In a statement Thursday, McGinn said he and police Chief John Diaz agreed it was time to end the program and refocus on public safety.
Two drones, purchased with federal funds, will be returned to the seller. The Seattle Post-Intelligencer said the unmanned aircraft were the size of large model airplanes and able to fly for 10 minutes.
The announcement came one day after a public hearing on the city's proposed ordinance for the drone program, The Seattle Times said. Many residents at the hearing expressed concern about possible privacy issues related to the camera-bearing drones.
The ordinance would have required a warrant before the aircraft could be used and would have prohibited general surveillance. A spokesman for the American Civil Liberties Union said drones would have given police the ability to intrude on people's privacy.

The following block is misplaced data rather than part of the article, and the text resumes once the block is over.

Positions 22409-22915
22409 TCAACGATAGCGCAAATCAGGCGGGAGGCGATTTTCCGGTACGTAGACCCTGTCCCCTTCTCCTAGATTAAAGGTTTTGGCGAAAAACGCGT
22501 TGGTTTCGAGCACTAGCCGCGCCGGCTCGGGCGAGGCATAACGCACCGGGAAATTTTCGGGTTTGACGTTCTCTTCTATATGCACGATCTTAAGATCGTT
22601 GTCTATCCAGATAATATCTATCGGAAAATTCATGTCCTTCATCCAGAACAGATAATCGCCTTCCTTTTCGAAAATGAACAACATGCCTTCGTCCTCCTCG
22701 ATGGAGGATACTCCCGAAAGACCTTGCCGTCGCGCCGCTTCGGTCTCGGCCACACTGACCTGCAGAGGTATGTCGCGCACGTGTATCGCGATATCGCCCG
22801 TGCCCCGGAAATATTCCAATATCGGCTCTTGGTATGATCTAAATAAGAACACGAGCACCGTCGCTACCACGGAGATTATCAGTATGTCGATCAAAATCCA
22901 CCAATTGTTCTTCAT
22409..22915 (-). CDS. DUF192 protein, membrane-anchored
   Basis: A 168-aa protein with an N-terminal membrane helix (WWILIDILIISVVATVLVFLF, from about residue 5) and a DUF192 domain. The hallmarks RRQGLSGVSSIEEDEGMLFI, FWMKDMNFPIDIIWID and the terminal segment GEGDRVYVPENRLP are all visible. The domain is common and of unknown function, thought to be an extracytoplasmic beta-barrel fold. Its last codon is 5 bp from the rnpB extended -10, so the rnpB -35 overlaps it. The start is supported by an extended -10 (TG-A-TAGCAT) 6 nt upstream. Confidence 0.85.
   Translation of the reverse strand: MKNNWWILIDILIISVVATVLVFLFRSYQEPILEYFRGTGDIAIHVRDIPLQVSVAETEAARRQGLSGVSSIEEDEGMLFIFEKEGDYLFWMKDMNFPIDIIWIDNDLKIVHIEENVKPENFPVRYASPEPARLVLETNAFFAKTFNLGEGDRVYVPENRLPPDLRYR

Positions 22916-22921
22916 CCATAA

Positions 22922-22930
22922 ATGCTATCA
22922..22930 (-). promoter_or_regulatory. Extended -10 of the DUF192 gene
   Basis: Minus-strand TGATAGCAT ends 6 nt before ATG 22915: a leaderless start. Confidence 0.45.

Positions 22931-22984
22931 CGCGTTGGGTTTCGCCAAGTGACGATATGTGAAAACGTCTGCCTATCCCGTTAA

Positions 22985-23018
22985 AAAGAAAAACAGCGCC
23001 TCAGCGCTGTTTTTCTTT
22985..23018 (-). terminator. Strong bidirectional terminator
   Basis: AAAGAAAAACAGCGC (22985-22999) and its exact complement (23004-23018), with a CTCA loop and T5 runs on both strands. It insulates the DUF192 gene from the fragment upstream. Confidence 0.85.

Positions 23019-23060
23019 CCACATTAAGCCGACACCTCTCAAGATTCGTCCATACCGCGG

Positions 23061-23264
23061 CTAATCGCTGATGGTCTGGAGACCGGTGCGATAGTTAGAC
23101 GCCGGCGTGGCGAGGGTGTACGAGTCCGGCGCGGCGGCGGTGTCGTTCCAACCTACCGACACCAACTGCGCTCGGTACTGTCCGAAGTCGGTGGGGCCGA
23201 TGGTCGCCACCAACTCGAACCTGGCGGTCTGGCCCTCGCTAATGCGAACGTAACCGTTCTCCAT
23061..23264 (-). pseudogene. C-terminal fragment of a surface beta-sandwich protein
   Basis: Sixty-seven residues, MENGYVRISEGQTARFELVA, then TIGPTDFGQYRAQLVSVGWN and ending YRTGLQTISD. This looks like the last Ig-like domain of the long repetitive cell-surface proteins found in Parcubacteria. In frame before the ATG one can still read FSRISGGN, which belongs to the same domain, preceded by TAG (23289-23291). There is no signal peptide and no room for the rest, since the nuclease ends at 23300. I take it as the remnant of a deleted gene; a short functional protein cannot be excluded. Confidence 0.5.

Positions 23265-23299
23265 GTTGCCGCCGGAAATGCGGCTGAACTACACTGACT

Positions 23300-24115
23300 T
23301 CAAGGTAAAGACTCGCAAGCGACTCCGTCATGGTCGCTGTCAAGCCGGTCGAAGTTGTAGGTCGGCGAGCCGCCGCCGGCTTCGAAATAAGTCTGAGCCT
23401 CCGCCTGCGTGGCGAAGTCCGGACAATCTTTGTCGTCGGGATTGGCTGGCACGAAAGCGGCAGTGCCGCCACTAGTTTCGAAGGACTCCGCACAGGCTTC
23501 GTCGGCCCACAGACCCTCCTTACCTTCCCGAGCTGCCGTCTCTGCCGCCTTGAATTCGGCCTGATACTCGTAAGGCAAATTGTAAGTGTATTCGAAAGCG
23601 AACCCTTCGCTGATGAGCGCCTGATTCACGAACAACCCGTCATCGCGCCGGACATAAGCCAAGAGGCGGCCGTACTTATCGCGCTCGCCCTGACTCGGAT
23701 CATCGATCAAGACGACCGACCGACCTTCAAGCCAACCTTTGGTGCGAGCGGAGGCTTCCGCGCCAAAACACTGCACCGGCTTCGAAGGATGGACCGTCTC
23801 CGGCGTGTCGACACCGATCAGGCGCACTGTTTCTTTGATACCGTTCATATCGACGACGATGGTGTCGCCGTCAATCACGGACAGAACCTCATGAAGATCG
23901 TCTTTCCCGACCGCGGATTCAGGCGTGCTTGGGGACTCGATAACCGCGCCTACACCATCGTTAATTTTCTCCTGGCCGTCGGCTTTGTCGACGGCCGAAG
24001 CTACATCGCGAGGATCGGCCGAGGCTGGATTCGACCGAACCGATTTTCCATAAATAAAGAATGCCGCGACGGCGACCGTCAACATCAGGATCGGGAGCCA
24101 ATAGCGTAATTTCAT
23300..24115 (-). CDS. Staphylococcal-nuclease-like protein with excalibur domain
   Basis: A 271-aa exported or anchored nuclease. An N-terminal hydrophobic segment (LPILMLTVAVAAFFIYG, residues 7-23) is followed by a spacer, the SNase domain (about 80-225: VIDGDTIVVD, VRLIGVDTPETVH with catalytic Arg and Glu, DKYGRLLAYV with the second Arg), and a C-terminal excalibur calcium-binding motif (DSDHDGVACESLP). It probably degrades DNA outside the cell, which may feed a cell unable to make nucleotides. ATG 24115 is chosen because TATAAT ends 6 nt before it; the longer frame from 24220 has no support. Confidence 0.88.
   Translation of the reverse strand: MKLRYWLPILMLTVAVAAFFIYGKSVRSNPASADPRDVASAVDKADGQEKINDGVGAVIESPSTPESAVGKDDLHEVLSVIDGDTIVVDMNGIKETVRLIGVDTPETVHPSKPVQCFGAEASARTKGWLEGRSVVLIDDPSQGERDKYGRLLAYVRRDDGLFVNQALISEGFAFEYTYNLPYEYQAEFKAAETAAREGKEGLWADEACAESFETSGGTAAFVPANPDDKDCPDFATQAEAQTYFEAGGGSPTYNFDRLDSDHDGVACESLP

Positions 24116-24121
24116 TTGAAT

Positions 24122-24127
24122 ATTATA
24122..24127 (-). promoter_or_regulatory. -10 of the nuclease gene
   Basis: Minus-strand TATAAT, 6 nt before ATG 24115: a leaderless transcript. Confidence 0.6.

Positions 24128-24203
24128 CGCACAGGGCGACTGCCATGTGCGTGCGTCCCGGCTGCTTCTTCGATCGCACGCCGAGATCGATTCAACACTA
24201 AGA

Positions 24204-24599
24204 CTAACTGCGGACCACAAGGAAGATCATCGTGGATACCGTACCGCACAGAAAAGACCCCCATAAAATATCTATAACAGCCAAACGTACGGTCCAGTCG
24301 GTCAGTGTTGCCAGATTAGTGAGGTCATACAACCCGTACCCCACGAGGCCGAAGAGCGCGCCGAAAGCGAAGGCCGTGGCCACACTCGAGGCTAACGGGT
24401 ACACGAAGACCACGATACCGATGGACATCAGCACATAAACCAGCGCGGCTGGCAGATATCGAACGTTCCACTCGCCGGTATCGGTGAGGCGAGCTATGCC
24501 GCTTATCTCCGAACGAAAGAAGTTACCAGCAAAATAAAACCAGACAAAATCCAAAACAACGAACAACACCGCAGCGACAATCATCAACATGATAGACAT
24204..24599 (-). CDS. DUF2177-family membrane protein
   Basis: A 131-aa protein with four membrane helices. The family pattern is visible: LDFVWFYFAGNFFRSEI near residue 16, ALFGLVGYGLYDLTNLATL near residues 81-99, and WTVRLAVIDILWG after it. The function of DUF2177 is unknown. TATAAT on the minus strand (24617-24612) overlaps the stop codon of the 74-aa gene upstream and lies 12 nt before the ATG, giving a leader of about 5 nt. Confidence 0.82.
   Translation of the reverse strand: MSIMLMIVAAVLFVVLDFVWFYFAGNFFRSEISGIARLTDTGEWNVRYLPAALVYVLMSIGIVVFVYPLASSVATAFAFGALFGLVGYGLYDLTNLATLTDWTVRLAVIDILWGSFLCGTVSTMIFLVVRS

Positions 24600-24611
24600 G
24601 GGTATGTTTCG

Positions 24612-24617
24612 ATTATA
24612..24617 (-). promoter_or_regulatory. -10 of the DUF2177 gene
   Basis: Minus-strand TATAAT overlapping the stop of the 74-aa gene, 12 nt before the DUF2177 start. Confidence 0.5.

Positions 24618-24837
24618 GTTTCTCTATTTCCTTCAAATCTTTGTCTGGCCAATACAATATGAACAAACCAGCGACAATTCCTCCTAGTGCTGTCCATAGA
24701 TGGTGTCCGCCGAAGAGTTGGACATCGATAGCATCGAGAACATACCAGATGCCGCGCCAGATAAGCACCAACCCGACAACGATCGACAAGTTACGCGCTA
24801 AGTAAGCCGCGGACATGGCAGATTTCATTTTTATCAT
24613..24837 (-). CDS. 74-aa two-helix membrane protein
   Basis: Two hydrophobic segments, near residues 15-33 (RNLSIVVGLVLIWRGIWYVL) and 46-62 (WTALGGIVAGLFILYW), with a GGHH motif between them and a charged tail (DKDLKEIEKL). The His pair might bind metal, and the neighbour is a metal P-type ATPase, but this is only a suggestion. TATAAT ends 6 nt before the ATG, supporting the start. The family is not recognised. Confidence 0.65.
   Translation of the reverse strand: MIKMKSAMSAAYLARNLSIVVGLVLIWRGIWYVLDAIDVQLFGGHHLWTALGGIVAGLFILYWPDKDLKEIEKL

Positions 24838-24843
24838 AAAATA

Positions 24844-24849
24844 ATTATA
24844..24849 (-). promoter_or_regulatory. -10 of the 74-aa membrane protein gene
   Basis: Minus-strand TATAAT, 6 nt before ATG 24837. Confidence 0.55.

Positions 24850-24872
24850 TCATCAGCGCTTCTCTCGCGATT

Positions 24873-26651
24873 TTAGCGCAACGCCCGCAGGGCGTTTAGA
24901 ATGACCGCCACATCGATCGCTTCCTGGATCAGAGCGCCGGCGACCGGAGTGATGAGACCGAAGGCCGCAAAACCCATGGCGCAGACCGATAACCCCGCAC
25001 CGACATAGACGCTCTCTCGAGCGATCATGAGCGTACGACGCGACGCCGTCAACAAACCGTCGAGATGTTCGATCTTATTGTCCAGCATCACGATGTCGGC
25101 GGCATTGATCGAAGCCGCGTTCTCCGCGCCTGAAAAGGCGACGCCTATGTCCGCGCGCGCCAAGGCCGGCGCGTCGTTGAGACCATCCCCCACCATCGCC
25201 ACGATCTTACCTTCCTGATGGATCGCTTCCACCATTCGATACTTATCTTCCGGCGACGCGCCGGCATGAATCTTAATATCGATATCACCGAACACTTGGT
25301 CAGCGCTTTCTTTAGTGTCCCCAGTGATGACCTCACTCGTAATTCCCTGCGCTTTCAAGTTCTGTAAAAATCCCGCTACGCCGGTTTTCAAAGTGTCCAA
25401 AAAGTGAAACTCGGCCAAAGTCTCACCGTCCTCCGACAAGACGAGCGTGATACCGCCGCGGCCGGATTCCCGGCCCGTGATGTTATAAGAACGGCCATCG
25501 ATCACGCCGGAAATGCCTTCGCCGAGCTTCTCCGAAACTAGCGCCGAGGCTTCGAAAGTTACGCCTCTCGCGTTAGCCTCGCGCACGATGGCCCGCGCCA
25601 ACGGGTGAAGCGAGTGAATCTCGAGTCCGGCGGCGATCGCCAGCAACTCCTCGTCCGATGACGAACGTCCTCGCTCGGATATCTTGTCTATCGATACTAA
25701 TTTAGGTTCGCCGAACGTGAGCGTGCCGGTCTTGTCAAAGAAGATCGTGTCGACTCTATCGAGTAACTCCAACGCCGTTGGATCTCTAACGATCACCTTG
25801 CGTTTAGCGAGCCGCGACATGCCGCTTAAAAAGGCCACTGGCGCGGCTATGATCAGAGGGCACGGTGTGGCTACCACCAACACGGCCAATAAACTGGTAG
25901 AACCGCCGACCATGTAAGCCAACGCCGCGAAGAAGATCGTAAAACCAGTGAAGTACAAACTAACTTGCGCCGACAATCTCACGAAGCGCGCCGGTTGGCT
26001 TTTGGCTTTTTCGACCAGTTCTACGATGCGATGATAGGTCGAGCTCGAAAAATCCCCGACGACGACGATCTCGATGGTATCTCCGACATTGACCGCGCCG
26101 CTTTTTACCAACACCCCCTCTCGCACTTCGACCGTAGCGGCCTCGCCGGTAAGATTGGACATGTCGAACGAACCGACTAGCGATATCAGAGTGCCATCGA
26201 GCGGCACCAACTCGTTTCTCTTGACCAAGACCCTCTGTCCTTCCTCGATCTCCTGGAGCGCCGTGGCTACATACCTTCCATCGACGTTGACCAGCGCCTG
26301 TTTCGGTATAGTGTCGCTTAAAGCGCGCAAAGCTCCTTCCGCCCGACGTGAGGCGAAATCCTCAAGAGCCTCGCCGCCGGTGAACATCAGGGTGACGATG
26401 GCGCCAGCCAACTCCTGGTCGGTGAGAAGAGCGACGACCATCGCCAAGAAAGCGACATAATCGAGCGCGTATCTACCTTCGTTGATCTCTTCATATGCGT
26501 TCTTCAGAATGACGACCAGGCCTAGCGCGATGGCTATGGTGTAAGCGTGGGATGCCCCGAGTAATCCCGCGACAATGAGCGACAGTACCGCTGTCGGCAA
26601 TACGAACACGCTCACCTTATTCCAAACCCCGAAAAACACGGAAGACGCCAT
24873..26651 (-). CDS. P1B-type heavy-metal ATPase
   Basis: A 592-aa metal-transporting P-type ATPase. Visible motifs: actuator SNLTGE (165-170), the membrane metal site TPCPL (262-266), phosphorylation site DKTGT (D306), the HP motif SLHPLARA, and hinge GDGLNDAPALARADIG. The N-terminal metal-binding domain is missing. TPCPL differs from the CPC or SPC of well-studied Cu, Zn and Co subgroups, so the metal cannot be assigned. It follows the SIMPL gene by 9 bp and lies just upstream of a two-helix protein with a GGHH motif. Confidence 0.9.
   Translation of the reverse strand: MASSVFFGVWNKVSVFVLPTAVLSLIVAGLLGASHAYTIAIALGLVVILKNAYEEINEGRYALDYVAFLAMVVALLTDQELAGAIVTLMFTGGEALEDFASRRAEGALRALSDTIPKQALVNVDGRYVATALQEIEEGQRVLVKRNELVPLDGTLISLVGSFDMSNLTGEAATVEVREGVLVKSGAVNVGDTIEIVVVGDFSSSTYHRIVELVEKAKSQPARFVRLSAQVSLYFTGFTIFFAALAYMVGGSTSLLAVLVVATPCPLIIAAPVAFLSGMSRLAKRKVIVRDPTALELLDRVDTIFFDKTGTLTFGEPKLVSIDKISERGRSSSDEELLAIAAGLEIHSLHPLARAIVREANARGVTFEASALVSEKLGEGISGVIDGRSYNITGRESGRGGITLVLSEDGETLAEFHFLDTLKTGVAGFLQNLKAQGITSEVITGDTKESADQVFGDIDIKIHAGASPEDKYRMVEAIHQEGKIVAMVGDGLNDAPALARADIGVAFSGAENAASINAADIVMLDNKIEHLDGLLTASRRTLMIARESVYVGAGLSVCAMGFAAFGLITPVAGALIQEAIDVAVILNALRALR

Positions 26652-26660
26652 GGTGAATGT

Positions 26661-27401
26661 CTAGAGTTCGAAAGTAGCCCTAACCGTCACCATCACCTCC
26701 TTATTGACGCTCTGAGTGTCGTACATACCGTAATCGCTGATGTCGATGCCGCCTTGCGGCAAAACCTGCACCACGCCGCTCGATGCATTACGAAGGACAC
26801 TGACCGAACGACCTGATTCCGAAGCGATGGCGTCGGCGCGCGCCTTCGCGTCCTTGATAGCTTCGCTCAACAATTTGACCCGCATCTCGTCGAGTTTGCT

The program began after the Federal Aviation Administration approved dozens of law-enforcement agencies and academic institutions to train operators in the use of drones, the Times said.
Texas principal bans speaking Spanish, stirs controversy
Ron Burgundy interviews Peyton Manning on SportsCenter